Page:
Thursday 22nd of June 2006
How many guitarists does it take to make a band? Well five if your name's Kobai and you believe rock is all about growling riffs and attitude. The slightly feral looking 6 piece hail from Glasgow and do a good line in head banging their greasy locks to a thumping bass line.
Kobai play with a ferocious intensity; launching into the set without a word of introduction and with startling passion. Their mantra seems to be; play like it's your last gig ever and don't give a damn what anyone else is doing. Thus the music is dark, desperate, heavy and intense: not for those of a delicate disposition.
'107' is dominated by thumping syncopated bass and relentless rasping guitar riffs that all but drown out the vocals. 'Electronic' has more of a mellow emo vibe, featuring melodic keys played with an almost psychotic, lurching intensity. It's like witnessing an explicit film scene of unbridled passion. For a keyboard.
It's not until half way through the set that Kobai deign to address the audience. Lead singer Ross Hinton's cheery banter seems strangely at odds with the awkward, angry looking guitarists hell-bent on being 'misunderstood'.
However they quickly get back to the difficult business of being a gritty rock band with harsh, edgy track, 'Blinded'. Laced with space invaders style keyboard distortion and underlayed with quivering feedback, I'm reminded of darker Death In Vegas tracks - particularly the thumping 'Aiesha'.
Kobai save the best till last as they showcase their debut single to be released on 14th August. 'Serotonin' is a paranoid rush of guitar fuelled energy that propels itself along in an edgy drug-induced haze. It's let down only by the cheesy keyboard introduction and finale that are reminiscent of Ross's musical dabbling in Friends.
Kobai end the set with another heavy, thumping track littered with more slightly naff keyboards that sound as if they've been plundered from the demo menu. The order is to grab something - anything - and beat along as the riffs are repeated ad infinitum. The audience is mesmerized - we tap our collective foot like robots, unable to resist the frenetic dirge.
Not so hot on Kobai's heels, the next band to take to the stage are certainly hot on their fashion - or at least hot on raiding the fancy dress cupboard. Sporting bandanas, cowboy boots, wife beaters and leather jackets, it's like stepping into the set of Wayne's World. The aptly named The God's Directors are an unapologetic slice of stadium rock, brimming with infectious energy.
This is ROCK with two fingers stuck up. Oozing testosterone from every pore, the lead singer rolls his eyes wildly and throws his long, bleached Timote locks around the stage. (Although his water-swigging between songs and gym toned body, hint of a less-crazy life off stage.)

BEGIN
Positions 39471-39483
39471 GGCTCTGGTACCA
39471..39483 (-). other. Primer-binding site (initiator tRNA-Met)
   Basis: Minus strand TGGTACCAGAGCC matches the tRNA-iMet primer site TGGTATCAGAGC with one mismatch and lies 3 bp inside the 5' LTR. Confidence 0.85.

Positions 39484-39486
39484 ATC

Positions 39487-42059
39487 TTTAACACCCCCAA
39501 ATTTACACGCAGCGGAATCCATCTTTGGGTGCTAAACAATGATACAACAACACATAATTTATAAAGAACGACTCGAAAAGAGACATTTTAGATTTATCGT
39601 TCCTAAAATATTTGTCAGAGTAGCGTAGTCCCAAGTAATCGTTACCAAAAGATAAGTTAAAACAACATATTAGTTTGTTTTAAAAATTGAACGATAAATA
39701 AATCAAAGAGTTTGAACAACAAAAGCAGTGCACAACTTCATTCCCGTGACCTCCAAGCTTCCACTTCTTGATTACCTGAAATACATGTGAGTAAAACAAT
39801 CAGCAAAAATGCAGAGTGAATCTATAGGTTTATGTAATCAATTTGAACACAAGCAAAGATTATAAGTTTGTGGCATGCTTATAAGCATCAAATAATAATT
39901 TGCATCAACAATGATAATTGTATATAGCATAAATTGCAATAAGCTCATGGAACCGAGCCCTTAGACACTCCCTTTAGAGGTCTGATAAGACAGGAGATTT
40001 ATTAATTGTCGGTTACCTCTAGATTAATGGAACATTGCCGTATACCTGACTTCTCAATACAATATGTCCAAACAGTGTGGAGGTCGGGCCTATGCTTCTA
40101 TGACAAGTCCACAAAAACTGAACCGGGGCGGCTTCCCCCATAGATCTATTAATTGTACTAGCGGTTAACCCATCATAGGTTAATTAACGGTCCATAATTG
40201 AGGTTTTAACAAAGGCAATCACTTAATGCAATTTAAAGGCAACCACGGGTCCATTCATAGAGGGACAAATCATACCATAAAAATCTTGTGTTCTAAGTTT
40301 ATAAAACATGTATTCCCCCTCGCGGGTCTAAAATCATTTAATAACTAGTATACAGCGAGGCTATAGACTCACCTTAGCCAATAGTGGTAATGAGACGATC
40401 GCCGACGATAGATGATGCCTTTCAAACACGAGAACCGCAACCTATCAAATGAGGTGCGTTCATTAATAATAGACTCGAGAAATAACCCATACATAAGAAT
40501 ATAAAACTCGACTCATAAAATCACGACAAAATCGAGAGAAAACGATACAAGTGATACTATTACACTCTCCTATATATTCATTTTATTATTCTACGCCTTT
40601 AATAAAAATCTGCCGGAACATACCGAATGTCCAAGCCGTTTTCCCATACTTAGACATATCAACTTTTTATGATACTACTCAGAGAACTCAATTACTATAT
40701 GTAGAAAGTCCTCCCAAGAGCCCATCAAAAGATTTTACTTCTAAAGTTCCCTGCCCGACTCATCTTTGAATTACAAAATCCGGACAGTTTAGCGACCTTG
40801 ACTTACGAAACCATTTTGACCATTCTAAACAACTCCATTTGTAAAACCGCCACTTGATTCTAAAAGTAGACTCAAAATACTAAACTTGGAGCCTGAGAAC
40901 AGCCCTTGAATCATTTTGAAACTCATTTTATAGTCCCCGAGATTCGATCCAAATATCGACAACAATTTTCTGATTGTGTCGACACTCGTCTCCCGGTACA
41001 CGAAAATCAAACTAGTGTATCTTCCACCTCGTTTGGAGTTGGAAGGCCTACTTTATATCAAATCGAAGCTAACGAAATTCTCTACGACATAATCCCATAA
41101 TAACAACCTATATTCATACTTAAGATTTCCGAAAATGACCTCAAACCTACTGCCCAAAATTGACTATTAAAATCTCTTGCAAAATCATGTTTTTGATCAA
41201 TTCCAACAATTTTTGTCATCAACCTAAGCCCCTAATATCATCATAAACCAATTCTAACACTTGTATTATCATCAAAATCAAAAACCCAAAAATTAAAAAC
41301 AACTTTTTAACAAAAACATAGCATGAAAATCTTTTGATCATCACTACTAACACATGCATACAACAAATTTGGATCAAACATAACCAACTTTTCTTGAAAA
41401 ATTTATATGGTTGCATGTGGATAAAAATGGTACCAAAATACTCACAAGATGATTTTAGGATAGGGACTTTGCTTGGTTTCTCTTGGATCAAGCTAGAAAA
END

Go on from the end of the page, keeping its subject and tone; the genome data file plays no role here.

Inspired by Guns and Roses and Alice Cooper, the tracks are loud, masculine and guitar heavy. Quick to admit they are 'attention seeking bastards', this is quickly demonstrated through the lengthy solos, unashamed air guitar and penchant for getting naked.
The vocals occasionally sound like large animals being strangled and the lyrics are so clichéd I wince - 'I know your name, I feel your pain' etc. Despite this, they win top marks for enthusiasm: playing to a sedate, disinterested crowd is tough, especially when you want to be worshipped by an entire stadium screaming your name.
A million miles from scarf-wearing, trendy indie bands, The God's Directors are so far from cool it's almost panto. The final dramatic, drawn-out, gurning finale is a melee of thrashing guitars, thumping bass and screaming lyrics. Excruciating at times, and most certainly eardrum damaging, this band deserves medals for effort.
Last up on stage is the eagerly awaited The Council, who ooze cool and command the stage with the ease of an established band - but that's probably because they know they're on to something good. A smile splits across my face as they launch into their first track, which there aren't enough adjectives to describe. Gritty, meaty, rich and gravelly, the sound is thick and satisfying like a chicken casserole on a cold day.
Heavily influenced by Hendrix and underpinned with throaty Queens of the Stone Age style guitars, the tracks flow with determined, measured pace. Lead singer Derin Adebiyi exercises an impressive vocal range, but there's a hint of gospel as all four band members sing along. The lyrics are simple: repeated over and over again with steady determination until you've got the message.
'Revelation' opens with dramatic keyboards lifted straight from a 1950s horror film while the band wail like banshees over the top. This quickly gives way to deep, pondering Doors' style lyrics, before the thrashing guitars take over. Constantly playing with tempo, The Council alternate between a funereal march and high-pitched bursts of keyboard-driven energy.
'Rainy Days Revisited' is slow and funky - like a silent cat slinking its way through dark streets. The lyrics are sparing - the guitars alone are enough to hold your attention - while the bass reverberates like a didgeridoo.
The final track of the night is a medley - or rather a self indulgent jumble of showing off. Raw, gospel vocals give way to throbbing guitars, which turn into soft plodding bass, before making room for improvised guitar solos. It's again hugely reminiscent of lengthy Hendrix tracks, but a bit of an endurance test for my tired legs.
The crowd cannot get enough: despite an hour long set, they demand an encore from this talented band with all to play for. Catch them while you can.
Author: Sarah B
Venue: O2 Academy (Islington)
Found in: Live Reviews